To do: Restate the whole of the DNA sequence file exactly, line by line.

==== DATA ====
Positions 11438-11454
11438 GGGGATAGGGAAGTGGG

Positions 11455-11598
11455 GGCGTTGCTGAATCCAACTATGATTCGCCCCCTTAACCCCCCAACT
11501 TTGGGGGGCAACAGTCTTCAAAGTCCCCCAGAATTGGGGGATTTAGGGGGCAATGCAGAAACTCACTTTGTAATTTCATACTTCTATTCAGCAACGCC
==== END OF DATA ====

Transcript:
Positions 11438-11454
11438 GGGGATAGGGAAGTGGG

Positions 11455-11598
11455 GGCGTTGCTGAATCCAACTATGATTCGCCCCCTTAACCCCCCAACT
11501 TTGGGGGGCAACAGTCTTCAAAGTCCCCCAGAATTGGGGGATTTAGGGGGCAATGCAGAAACTCACTTTGTAATTTCATACTTCTATTCAGCAACGCC